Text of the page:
You won't win any awards for mixing like this, but if you don't know much about live sound mixing, these tips will help you build a mix that will work for congregational singing.


Went back through the old Spotify playlist to see what worship tunes I've been digging. (I've got a few things from my music library but most of it is linkable on Spotify if you care to listen along. I noticed that I don't have a lot of whole albums in the rotation, but a ton of songs I've been digging.

As a guy who loves hymns, I am always impressed and blessed by Matt Boswell's music. His most recent hymn project, Messenger Hymns Vol. 2, is full of fantastic hymns for worship. I absolutely "O Church Of Christ" for a couple of reasons. First, I've been feeling the vacuum of church-focused songs for worship and this one came at just the right time. It also helps that its melody is utterly fantastic and the rhythmic turns give this song that catchy/can't-stop-singing-it effect. If you're looking for solid, singable hymns that your team can easily add to your song catalog, check out Boswell's songs.



I'm surprised how much I love this song, primarily because the chorus device isn't something I usually don't dig. But I can't help myself - there's just so much working in this song. I love that it's a big riffy worship song that uses keys for the riff instead of electric guitar; I think the chorus is fantastic and singable; I love the way he infuses so many of his songs with an understanding of suffering ("You're there in the fast / You're there in the feast"); and yet for all that keyboard love up top, I also I love the guitar solo. Remember guitar solos? Man, I miss them in worship music. For that matter, I miss rock n' roll in worship songs.




A friend just hipped me to the tune. Even though it's fairly old (and actually on an album I own) I honestly don't think I had ever listened to it. Obviously, The Village does a great job writing theologically-sound, Trinitarian songs, but this song also has a lot of musical "cred" as far as I'm concerned. As a guy who leads a lot of hymns, it seems the majority of hymn releases are couched in overly, obviously folk arrangements. (Banjos, handclaps, mandolin, etc.) I love The Village does a hymny worship song with the same instruments that most of us use each week. I'll admit I'm much more prone to add this song to our setlists if the arrangement is something I can hear us playing.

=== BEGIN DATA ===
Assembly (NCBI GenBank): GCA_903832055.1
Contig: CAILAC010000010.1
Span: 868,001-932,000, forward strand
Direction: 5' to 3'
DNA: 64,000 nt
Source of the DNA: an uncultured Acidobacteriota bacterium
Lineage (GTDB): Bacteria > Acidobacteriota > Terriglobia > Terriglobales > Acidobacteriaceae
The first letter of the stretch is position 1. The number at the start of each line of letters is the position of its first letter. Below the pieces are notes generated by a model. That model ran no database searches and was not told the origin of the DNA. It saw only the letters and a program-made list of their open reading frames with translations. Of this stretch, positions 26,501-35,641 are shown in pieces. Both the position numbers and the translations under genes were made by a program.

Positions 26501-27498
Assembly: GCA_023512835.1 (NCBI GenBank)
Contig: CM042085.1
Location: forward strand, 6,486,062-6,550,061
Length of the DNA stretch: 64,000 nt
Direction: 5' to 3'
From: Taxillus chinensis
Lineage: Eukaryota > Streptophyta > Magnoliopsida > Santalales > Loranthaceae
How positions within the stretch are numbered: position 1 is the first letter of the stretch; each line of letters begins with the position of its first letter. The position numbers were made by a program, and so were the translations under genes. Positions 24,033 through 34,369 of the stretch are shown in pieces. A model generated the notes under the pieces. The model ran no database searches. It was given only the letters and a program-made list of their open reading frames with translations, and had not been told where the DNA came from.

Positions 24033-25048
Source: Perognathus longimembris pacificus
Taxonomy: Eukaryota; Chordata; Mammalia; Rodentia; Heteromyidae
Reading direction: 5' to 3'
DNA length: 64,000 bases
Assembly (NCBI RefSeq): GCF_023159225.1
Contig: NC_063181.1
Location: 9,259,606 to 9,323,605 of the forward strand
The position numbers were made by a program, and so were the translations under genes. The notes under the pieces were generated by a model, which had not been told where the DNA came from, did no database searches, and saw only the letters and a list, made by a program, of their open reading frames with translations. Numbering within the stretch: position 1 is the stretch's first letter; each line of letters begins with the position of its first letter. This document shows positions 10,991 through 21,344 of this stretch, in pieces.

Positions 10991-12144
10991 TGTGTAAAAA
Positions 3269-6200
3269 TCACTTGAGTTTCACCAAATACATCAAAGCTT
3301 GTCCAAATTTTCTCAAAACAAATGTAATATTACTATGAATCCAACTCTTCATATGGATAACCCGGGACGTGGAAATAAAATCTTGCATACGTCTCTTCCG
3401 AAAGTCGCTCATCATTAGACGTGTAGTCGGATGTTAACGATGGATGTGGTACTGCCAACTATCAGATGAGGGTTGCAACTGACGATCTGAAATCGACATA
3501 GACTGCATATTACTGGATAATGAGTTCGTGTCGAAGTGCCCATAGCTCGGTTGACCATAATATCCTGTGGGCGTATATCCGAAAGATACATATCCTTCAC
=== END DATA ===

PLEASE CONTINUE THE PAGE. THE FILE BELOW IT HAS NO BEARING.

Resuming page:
What about you? What are some worship tunes you're digging?


Robert and Shelly Conn are long-time friends of mine, so I was excited last year when they decided to take the leap and record and EP. I was even more excited when Robert asked if I would co-write one of the songs with him!

Shelly's new project is called Go Everywhere and it's a great album with two original songs and three covers. My friend, Jon Meyer, produced the record and did an amazing job on it. (Robert and Shelly live in Nebraska, so Jon essentially had one week to get them to Texas and make a record!)

Robert and I met up on Skype back in the summer and started working on the song idea, which he already had. The verses and bridge were collaborative, but I think we ended up keeping all of Robert's chorus lyrics. In that first writing session, we ended that chorus with "I am forever free" and it just stuck. One of those things that just felt right. I think Rob even said something akin to I guess that's the title! Robert and I got pretty close to being done, but he and Shelly weren't sold on the chorus. After a day or two, they came up with a melody they liked better.

I was excited that the song took a well-worn premise - all the ways that God loves us - and kept the focus on His saving work. This song isn't just saying you love me, you love me, you love me, I'm your favorite, but rather is a testimony of what God does in the heart of a sinner. So many worship songs about God's love seem to omit what that love really looks like - our guilt and shame are washed clean by the work of Jesus!

What's more, I love the arrangement that Shelly and Robert and Jon came up with. I'm a sucker for a big ride cymbal, straight groove in choruses and when this thing hits, it's got all sorts of subtle touches that come alive every single time I hear it.

I love Robert and Shelly dearly and I am excited to see what God does this new worship project. I encourage you hit 'em on iTunes and download. You'll be glad you did. (And I'd love to know what you think about Forever Free.) If you'd like a chord chart, click the MP3s & CHARTS links at the top of the page.